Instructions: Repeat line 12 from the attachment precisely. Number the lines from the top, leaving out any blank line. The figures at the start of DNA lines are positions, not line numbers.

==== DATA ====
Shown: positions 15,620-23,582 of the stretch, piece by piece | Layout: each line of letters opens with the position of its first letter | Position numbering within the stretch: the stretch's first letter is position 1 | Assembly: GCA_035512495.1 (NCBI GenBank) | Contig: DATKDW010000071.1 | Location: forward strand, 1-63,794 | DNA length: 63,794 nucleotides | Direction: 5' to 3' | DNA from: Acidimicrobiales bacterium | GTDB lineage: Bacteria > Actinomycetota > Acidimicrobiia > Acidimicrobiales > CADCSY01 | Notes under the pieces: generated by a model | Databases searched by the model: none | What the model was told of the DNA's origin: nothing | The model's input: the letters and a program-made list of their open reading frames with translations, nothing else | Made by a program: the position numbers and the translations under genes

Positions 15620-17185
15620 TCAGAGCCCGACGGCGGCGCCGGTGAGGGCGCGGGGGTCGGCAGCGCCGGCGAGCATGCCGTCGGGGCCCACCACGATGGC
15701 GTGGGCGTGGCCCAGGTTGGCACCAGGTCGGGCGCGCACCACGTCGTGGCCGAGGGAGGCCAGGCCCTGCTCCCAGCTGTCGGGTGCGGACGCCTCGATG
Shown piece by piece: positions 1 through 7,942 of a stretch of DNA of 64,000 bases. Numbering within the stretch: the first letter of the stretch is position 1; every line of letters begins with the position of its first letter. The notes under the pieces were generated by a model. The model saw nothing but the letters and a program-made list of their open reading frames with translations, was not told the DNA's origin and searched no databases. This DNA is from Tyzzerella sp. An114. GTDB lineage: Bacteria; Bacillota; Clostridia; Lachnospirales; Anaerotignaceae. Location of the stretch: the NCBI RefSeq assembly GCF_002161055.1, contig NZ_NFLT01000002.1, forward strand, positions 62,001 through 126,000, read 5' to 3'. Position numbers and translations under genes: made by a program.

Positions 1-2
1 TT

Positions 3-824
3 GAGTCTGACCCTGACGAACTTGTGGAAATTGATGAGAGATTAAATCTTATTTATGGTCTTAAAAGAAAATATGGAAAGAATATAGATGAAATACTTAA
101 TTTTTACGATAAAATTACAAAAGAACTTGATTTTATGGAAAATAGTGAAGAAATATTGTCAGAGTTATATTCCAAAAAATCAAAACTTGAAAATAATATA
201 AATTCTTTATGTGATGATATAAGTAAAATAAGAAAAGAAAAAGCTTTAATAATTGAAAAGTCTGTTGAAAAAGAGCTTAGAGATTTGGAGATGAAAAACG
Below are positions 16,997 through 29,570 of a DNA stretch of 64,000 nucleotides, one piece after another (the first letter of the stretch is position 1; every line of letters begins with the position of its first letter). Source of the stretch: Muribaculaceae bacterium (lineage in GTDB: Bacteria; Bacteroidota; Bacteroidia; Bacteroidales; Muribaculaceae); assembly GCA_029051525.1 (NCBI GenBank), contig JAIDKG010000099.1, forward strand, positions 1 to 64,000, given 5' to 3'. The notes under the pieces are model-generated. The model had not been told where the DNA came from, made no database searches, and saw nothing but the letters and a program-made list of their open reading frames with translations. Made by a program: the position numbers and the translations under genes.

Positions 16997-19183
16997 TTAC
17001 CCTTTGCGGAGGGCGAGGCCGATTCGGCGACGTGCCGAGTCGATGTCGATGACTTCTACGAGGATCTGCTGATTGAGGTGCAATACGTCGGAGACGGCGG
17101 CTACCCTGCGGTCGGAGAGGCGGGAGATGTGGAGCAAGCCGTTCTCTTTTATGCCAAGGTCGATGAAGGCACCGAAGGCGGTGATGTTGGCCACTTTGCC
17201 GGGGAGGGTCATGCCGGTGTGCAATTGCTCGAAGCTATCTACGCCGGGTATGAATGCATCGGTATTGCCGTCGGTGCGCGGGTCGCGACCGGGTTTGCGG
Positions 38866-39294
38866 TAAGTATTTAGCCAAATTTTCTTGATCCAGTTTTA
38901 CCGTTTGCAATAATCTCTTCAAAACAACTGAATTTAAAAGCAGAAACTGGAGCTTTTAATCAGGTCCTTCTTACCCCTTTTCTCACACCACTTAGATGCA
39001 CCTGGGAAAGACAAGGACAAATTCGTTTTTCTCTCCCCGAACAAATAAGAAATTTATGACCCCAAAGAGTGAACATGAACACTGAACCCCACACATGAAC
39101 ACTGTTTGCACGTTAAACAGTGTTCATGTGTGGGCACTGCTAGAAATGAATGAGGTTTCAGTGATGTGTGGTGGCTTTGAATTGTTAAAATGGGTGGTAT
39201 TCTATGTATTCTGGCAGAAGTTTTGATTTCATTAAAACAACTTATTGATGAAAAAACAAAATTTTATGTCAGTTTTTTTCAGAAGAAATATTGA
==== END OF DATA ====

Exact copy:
Below are positions 16,997 through 29,570 of a DNA stretch of 64,000 nucleotides, one piece after another (the first letter of the stretch is position 1; every line of letters begins with the position of its first letter). Source of the stretch: Muribaculaceae bacterium (lineage in GTDB: Bacteria; Bacteroidota; Bacteroidia; Bacteroidales; Muribaculaceae); assembly GCA_029051525.1 (NCBI GenBank), contig JAIDKG010000099.1, forward strand, positions 1 to 64,000, given 5' to 3'. The notes under the pieces are model-generated. The model had not been told where the DNA came from, made no database searches, and saw nothing but the letters and a program-made list of their open reading frames with translations. Made by a program: the position numbers and the translations under genes.